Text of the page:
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QuoteOriginally posted by gti5notrkt Quote
As much as I would like to pick up a couple of the high quality DA* lenses, its too much $$ for me. I'm thinking that a good compromise may be to get the K-x with the kit 18-55 DA L lens ($600) then add either the Sigma or Tamron 70-200 f/2.8 for another $700-750. All told I would have about $1400 to start. Thoughts?

Thanks,
Jon.
Not a bad lens choice, though I question how such a heavy lens will handle for you on such a small body. Personally, I started off with a K10D and a Sigma 70-300, and it handled youth soccer (8-10 year olds) with very little problems. Mind you, I was actively following the game with the camera. If you expect to be just sitting there, and then pop up the camera to get "the shot", well you're probably too late no matter what system you're using. Also, since you'll be following most sports from the sidelines, the action isn't coming at and away from you nearly as much as it is panning by in front of you.
10-27-2009, 07:05 PM   #14
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Hi Jon,
Yes, that would work, the 18-55 is great lens for the money....but...consider this.
The Sigma or Tamron 70-200 f2.8 are bits of monsters to carry around. Yes, you have the added reach of the 200mm, which is nice. But I would personally trade that for the stellar image quality of the Pentax 50-135...and crop to get the "reach".
The 50-135 can be had for less than $100 more than either the Tammy or Sigma.

Its easy spending other peoples money, but I have "been there done that" and have a bunch of lenses I wish I didnt buy, so its experience talking here as well.

(now to contradict myself) If you wanted to feel your way a bit and not do too much damage to the bank account, go with the KX & 18-55 kit and add the Pentax 50-200 at around $250...you will suffer a little from the absence of f2.8 (speed) but the 50-200 is a useful addition to any camera bag. I only throw that in as I have handled the 70-200's and they are "lumpy" which in itself can be an impediment if you are not used to the weight.
But as Gus says, if you operating in good light you will be ok. The poorer the light, the more problems you will encounter generally across all brands, so if any weaknesses are present they will be exacerbated in poor light.

Good luck.
PS: have also handled the 50-135 and it is so light in comparison to the others. It would be an easy lens to carry around all day.

Last edited by Mallee Boy; 10-27-2009 at 07:10 PM.
10-27-2009, 07:33 PM   #15
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QuoteOriginally posted by Mallee Boy Quote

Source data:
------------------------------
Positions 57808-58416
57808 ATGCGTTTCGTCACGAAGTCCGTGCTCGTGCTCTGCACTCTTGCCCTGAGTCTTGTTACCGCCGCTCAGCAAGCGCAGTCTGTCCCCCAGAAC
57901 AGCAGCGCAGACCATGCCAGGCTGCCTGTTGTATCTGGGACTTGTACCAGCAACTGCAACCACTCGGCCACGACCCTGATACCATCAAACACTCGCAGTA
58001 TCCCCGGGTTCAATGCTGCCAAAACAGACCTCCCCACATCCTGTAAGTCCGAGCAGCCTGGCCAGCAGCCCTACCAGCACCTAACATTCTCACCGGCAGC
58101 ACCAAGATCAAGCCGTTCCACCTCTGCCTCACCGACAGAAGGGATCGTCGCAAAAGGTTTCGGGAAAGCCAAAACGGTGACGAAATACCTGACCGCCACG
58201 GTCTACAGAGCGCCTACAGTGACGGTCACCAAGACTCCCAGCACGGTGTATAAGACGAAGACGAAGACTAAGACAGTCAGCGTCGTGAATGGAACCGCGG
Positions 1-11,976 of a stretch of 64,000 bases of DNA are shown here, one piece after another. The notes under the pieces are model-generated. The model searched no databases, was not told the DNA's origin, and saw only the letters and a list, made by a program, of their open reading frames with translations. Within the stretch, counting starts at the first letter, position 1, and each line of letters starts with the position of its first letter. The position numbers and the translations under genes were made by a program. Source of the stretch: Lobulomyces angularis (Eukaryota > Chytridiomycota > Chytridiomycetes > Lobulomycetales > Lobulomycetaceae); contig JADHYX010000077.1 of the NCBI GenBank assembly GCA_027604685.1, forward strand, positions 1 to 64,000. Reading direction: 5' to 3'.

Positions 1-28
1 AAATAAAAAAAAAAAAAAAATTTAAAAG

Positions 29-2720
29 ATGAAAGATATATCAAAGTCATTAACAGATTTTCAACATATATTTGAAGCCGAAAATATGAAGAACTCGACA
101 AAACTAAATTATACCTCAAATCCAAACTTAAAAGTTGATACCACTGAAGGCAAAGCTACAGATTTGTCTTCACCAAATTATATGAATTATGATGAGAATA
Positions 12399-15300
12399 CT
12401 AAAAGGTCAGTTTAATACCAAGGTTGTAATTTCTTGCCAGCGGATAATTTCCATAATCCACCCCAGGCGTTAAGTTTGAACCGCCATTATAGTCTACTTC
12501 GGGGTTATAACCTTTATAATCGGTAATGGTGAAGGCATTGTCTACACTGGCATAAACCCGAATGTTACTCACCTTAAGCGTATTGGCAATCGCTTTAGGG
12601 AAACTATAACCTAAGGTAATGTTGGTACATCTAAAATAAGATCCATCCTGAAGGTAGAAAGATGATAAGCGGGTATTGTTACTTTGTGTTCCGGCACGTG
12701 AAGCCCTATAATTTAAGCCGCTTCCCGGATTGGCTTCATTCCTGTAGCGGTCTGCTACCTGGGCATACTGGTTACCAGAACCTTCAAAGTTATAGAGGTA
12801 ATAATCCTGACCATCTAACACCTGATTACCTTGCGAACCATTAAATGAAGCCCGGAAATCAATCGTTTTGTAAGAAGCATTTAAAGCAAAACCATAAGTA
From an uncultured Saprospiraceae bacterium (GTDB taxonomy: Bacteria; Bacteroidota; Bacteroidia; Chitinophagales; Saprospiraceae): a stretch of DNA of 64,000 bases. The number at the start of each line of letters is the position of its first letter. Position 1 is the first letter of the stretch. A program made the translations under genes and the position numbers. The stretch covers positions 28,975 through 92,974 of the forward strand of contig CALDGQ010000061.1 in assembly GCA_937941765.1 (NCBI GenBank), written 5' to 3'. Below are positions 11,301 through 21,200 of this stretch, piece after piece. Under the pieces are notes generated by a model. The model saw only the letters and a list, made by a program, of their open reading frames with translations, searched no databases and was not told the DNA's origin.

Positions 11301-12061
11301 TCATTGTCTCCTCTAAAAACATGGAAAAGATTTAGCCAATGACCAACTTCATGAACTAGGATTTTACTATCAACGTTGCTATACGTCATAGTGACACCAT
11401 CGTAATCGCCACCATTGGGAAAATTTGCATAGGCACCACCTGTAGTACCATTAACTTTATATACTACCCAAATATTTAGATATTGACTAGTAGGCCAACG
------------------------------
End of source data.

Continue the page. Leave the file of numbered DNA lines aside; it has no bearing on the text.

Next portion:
Hi Jon,
(now to contradict myself) If you wanted to feel your way a bit and not do too much damage to the bank account, go with the KX & 18-55 kit and add the Pentax 50-200 at around $250...you will suffer a little from the absence of f2.8 (speed) but the 50-200 is a useful addition to any camera bag. I only throw that in as I have handled the 70-200's and they are "lumpy" which in itself can be an impediment if you are not used to the weight.
But as Gus says, if you operating in good light you will be ok. The poorer the light, the more problems you will encounter generally across all brands, so if any weaknesses are present they will be exacerbated in poor light.

Good luck.
PS: have also handled the 50-135 and it is so light in comparison to the others. It would be an easy lens to carry around all day.
All great advice, thank you. Also bear in mind that my kid (8yrs) is playing on a reduced sized field (55 x 35yds) so my total reach is far from what would be seen at a pro match. That being said is it safe to assume that the 50-135 would be enough to capture the action? The other option mentioned would only cost me ~$100 more as the 50-200 is available as the 2-lens kit the K-x for about $700 street (18-55 & 50-200).

My other question is regarding used lenses. I see a lot of K-mount prime/zoom lenses on Craigslist, many as part of older K1000 packages (Vivitar, Pentax, Tamron etc.). Some appear to be of decent quality. Is it worth buying a KA->K adapter and experimenting with a few or am I wasting my time?. We are talking $20-80ea for the lenses.

Please keep the advice coming. I'm learning a ton on this forum.

Jon.

Last edited by gti5notrkt; 10-27-2009 at 07:48 PM.